The ‘problem’ with American English

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I’m supposed to be on vacation between Christmas and New Year, but this tweet from Everyday Language caught my eye and… here I am.

In the world of ELT, the differences between British English (BrEng) and American English (AmEng) can be problematic. When it comes to the ‘version’ of English they would most like to learn, the vast majority of countries and regions have their own preferences. In Poland, for example, BrEng rules the roost, while in a lot of South American countries it’s a case of AmEng or GoHome. A predilection for one form of English over another can even affect a teacher’s job opportunities: a substantial number of the students at my language school in Russia would specifically request an English (note: not even British) teacher in order to learn ‘English as spoken by London biznesmeny.’ I hate to disappoint my former students but, as a 22-year-old Arts graduate hailing from rural Shropshire, I hardly spoke the kind of English they were so desperate to learn.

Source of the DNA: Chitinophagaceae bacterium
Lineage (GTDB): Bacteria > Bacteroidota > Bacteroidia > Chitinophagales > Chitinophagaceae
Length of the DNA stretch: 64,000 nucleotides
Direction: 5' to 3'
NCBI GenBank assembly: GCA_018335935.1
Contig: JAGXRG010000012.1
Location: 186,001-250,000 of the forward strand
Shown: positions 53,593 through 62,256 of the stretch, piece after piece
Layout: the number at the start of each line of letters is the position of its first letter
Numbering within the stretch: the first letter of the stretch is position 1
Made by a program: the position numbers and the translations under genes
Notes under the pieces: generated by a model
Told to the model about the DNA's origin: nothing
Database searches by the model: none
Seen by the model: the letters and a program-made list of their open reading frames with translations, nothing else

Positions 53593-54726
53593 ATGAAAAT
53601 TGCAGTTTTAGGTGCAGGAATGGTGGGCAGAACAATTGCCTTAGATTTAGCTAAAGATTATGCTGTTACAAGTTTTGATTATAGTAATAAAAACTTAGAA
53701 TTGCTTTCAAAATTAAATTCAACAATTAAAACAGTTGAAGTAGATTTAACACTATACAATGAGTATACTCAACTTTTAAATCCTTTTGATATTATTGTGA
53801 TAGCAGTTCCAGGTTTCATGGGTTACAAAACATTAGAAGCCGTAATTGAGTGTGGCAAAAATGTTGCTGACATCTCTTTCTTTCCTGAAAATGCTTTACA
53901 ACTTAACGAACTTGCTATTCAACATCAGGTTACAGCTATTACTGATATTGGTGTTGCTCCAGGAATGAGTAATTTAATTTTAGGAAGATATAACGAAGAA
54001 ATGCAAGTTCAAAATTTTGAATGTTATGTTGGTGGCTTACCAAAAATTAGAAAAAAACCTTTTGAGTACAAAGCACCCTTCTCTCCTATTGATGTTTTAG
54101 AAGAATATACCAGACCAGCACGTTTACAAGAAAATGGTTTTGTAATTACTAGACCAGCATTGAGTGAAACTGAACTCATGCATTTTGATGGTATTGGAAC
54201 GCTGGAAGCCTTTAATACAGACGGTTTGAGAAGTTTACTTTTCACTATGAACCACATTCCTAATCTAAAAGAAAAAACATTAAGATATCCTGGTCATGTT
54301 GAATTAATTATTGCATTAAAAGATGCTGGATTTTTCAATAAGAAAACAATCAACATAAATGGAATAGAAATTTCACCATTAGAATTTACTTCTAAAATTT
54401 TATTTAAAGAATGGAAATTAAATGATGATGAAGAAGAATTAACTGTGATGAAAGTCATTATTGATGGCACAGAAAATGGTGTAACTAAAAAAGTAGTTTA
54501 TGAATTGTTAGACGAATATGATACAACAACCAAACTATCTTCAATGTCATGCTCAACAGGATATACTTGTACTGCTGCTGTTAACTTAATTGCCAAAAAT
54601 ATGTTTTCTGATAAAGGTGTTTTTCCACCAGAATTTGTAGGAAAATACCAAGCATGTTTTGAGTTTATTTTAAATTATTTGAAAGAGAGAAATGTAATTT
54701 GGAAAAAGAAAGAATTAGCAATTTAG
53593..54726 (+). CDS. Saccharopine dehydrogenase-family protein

Distinguishing between British English and American English is particularly important in my current job. ELT course books typically choose one English and stick to it – it suits the demands of the market, and it suits the learner (better to avoid inconsistencies between spelling, etc.). For the most part, it’s easy to spot where an author might have slipped up: the odd ‘parking lot’ or ‘humor’ here and there is easily spotted and edited. However, there are plenty of little things that constantly trip me up – the date format being one of them. Not only do I have some close American friends, but also outside the office I’m more likely to listen to Radiolab than Radio 4, or get my news from The New York Times before The Times. As a result, I don’t always get the ‘right’ preposition of time, and I don’t automatically reach for the present perfect.

In other words: I’m a linguistic hybrid.

But these days, who isn’t? The ubiquity of the internet hasn’t just freed our minds – it’s freed our tongues, too. Wherever we are in the world, we can be exposed to any number of World Englishes just by turning on our device. So why do we – as teachers and publishers – often strive so hard to maintain our (inaccurate) binary view of English?

I believe that, as a language-teaching community, we should do more to break down stereotypes of ‘superior’ versions of English, and support English in all its many forms.

So where do we begin?


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